One of the big remaining questions following the Cyanea deal is what will become of Wily. Wily was the pioneer in the space and has always been the largest player (though Cyanea was rapidly catching up to them). It’s rumored that Wily turned down a $100M buy-out offer from Mercury in early 2003 before Mercury bought Performant for $22.5M (that may just be some good underground marketing on Wily’s part though).
On the one hand, Cyanea’s sale looks like good news for Wily. Not only does it leave Wily as the only substantive independent player in the space, but it removes a competitor that was increasingly beating it in competitive bake-offs.
On the other hand, with IBM buying Cyanea and integrating it more closely into its product lines, Wily will now face all-out competition from IBM, a platform that supposedly accounts for a majority of their sales. In addition, Veritas recently signed a wide ranging partnership with BEA making Precise the recommended application management solution for WebLogic. Thus with Cyanea at IBM and Precise at BEA, Wily faces the unappetizing prospect of having to face “in-house” competition for every WebSphere and WebLogic sale. In addition, Wily’s core product architecture, which relies on code “wrapping” to instrument it, is dated and not readily extensible outside of J2EE environments.
Despite this, some have suggested an IPO is imminent, but that does not seem likely until Wily figures out a growth story beyond J2EE. Fortunately, on the M&A front there are a few large players that have yet to make a major move in the space, most notably HP, Oracle, SAP, and Sun, so Wily may yet have an opportunity to make it to the alter on time. Whatever Wily decides to do they will have to do it quickly as they are now going from a situation of being top dog to underdog against some of the strongest software sales forces in the business, which is not an appealing prospect not matter how you look at it.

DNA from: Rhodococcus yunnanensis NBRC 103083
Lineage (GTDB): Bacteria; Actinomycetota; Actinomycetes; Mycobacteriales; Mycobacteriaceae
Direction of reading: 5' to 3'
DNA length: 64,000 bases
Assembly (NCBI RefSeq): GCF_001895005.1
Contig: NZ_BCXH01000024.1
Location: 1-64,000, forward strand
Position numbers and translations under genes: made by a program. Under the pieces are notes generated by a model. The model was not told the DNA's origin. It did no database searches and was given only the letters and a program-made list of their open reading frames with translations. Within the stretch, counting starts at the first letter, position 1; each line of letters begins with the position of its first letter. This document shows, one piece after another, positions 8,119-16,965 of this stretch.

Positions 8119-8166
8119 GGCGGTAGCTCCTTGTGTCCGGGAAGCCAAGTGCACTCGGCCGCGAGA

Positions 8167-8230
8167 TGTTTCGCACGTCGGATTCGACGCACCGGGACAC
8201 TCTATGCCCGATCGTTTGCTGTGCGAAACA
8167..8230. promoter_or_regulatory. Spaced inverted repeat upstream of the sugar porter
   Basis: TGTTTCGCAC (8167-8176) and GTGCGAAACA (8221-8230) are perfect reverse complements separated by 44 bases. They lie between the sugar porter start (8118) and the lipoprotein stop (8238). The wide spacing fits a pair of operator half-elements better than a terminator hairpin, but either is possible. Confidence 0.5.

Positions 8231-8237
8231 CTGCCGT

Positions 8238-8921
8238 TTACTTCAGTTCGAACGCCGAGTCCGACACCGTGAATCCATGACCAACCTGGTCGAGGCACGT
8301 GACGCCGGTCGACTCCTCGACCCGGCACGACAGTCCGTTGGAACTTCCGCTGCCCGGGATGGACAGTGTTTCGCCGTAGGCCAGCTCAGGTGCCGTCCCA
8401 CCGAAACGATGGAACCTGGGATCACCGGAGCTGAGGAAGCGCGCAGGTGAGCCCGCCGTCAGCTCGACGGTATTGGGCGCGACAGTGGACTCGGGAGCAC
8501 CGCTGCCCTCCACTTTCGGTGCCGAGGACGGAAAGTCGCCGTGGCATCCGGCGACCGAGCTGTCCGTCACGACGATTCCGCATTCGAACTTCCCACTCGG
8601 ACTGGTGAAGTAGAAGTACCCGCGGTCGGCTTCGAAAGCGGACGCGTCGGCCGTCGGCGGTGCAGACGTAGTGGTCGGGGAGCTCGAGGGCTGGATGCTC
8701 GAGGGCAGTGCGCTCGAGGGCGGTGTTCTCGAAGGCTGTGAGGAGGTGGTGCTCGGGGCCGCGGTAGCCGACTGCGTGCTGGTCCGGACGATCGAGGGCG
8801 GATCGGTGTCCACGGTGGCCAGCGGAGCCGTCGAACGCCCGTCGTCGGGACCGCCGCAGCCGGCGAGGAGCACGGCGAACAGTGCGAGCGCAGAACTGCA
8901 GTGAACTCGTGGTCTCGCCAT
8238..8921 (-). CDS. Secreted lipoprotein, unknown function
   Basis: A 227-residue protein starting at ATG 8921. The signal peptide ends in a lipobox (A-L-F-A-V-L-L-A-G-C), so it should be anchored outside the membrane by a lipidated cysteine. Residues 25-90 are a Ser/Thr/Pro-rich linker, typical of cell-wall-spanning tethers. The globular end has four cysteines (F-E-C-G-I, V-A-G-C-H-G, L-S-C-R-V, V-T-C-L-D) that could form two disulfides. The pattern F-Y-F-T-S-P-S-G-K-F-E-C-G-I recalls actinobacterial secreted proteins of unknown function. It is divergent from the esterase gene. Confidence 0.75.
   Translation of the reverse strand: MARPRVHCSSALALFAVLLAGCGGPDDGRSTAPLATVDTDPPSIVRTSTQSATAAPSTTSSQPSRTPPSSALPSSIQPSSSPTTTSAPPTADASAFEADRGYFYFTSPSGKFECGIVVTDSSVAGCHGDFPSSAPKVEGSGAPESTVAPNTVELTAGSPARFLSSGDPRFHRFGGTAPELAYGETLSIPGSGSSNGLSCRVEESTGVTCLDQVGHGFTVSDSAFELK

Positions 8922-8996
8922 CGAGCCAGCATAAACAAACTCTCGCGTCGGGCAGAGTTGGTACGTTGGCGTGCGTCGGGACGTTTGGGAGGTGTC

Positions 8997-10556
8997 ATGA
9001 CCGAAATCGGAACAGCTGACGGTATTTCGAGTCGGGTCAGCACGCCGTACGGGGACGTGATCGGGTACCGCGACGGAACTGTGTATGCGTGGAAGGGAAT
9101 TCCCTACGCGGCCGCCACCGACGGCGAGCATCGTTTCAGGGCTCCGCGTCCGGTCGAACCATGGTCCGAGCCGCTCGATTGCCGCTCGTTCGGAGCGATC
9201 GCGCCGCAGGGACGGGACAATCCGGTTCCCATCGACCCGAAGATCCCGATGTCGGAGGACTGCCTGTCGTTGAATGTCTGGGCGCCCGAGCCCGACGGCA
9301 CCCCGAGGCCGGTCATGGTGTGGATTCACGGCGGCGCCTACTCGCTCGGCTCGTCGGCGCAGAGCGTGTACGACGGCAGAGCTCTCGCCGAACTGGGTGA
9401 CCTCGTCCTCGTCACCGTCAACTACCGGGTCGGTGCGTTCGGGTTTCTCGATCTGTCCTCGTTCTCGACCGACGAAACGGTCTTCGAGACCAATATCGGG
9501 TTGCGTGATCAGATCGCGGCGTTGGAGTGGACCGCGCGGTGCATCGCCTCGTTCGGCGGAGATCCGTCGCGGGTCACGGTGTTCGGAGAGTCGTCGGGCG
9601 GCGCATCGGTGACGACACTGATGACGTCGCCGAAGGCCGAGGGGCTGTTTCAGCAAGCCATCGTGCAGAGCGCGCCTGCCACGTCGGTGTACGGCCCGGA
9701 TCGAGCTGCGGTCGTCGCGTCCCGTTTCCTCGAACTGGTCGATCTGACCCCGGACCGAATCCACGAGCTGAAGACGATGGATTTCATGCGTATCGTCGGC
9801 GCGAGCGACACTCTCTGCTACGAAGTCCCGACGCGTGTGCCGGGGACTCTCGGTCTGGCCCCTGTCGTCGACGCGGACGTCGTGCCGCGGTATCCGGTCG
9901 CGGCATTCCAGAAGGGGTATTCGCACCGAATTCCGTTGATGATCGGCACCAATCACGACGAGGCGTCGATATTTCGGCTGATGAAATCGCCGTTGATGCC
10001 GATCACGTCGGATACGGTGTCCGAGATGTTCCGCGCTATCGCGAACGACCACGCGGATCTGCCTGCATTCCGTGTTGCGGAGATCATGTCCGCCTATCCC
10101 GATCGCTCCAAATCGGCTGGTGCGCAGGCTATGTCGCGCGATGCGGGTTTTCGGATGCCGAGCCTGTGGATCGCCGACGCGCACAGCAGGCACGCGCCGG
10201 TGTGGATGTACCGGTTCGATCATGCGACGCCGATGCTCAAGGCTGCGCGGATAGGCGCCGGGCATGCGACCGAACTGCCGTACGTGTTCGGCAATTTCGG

Many Miles Still To Travel
For the application management space in general, the consolidation of the independent players into the major platform players, represents a logical and necessary industry evolution. While the industry is still a ways away from the holy grail of unified management it is making steady progress. Attention will now likely shift towards integrating a few other pieces of disparate infrastructure software, such as business activity management, dependency mapping tools and cluster management tools into the overall application management framework. While each step will take the industry closer to management nirvana, new technologies and corresponding challenges will undoubtedly emerge and thus push the goal further out into the future.